Group projects…when those two words are mentioned together, I feel a burning chill crawl down my spine and overflow into my whole body. I cringe at the very idea of having to work with other people. I often find myself asking, “If I am completely capable of doing an assignment by myself, why am I forced to work with people who 1) I don’t really know that well or 2) are slackers/can’t get the job done to the exact measures that I desire?” (My apologies to most of the people I’ve worked with on group projects, but this is how I really feel 🙂 )
I think that the answer to my question lies within the question.
Part 1) “Ugh! I don’t know the people that well!” Many times, when I’ve been placed in a group with people I don’t really know too well or talk to, I end up really enjoying being a part of the group. A current example of this is my group for an ongoing teaching project for AP Language and Composition. I knew my teammates, but I didn’t know them too well and this made me nervous to work with them. As we started working together, I started to grow much more comfortable around them and I quickly saw how their strengths corresponded to my weaknesses and vice versa. I soon realized that if I am always in a group with friends or people I know well, I won’t grow. I would end up afraid of branching out and interacting with others.
The real world is full of situations, such as advertising companies who are approached by various businesses, in which people must work towards a goal with unfamiliar people. New people = new ways of thinking and ideas and group projects allow us to embrace that, not be afraid of it.
Part 2a) “OMG, they are such slackers!” This is a tough situation. I have been in several groups with slackers and though most times, everything turned out fine, it was because the non-slackers of the group took all the work upon themselves and the slackers got off scot-free. I think that with each slacker comes an opportunity to try to change someone’s work ethic and grow more aware of your own.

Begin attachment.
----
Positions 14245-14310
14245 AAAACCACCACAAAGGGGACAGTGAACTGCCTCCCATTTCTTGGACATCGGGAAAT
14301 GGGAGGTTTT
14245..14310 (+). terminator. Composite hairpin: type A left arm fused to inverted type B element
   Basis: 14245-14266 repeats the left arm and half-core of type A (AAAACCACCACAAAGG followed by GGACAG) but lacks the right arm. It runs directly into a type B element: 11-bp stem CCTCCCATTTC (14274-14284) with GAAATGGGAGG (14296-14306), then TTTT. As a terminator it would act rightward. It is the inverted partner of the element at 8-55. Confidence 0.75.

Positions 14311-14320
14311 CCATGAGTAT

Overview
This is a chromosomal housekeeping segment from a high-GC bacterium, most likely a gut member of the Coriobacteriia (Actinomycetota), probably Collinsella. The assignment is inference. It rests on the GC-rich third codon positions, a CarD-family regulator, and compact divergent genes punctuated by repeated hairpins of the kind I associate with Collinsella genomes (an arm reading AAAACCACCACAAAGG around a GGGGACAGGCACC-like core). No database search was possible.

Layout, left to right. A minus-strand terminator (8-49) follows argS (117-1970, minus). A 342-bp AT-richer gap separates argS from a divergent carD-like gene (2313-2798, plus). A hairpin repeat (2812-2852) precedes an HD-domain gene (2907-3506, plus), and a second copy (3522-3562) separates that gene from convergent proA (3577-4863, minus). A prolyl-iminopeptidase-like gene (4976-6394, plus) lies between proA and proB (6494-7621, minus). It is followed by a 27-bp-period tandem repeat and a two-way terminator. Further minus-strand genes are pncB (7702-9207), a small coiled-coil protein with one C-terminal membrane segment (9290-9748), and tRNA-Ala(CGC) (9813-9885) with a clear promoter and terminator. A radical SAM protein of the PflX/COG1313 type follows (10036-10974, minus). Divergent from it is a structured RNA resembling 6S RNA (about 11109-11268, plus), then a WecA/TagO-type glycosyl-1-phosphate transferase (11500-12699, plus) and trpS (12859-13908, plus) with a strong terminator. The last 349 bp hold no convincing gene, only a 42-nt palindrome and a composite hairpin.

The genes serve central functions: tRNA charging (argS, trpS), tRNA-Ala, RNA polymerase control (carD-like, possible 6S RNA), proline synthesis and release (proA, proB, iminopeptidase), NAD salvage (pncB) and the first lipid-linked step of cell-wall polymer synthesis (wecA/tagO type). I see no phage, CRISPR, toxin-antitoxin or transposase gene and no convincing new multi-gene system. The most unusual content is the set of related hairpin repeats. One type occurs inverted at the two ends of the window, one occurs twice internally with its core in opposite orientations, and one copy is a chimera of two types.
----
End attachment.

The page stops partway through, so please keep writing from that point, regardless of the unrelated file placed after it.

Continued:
The slacker situation presents an opportunity to encourage our teammate to be a part of something potentially amazing. If this doesn’t work, this situation also allows us to focus on ourselves. We already have examples of slackers outside the realm of school, for example, deadbeat parents, and corrupt, lazy governments . I have always thought that if we can see how detrimental slackers are to reaching a goal, we can make sure not to become one. Dear reader, the curse of the slacker is one that I would never wish upon you, however, it does happen, and when it does, be prepared (lol, I make it sound like the apocalypse is near).
Part 2b) “OMG, they’ll never get it done correctly!” There is a difference between being part of a group that really does have slackers or just being controlling. If you’re worried that your teammates won’t get the project done to your standards, you’re right. Being a master of this mindset has truly showed me that each person has different elements to attribute to a team, thus, it is pointless to think that there is only one way to do a job. If we realize this, we allow for each person’s ideas to be represented in the resulting work, and every member is in someway made a part of the project. I think that this is a special phenomenon because isn’t this what unity is about? Isn’t a large aspect of unity ignoring your own desires, acknowledging everyone’s differences, and utilizing those different skill-sets to work towards a common goal, that in the end, has not fulfilled your standards perhaps, but the standards of true partnership?
So while the thought of group projects has often been the undoing of my sanity, I think that in the long run, they really do help each member grow in the way they think, be challenged and unite in a way that can result in true greatness.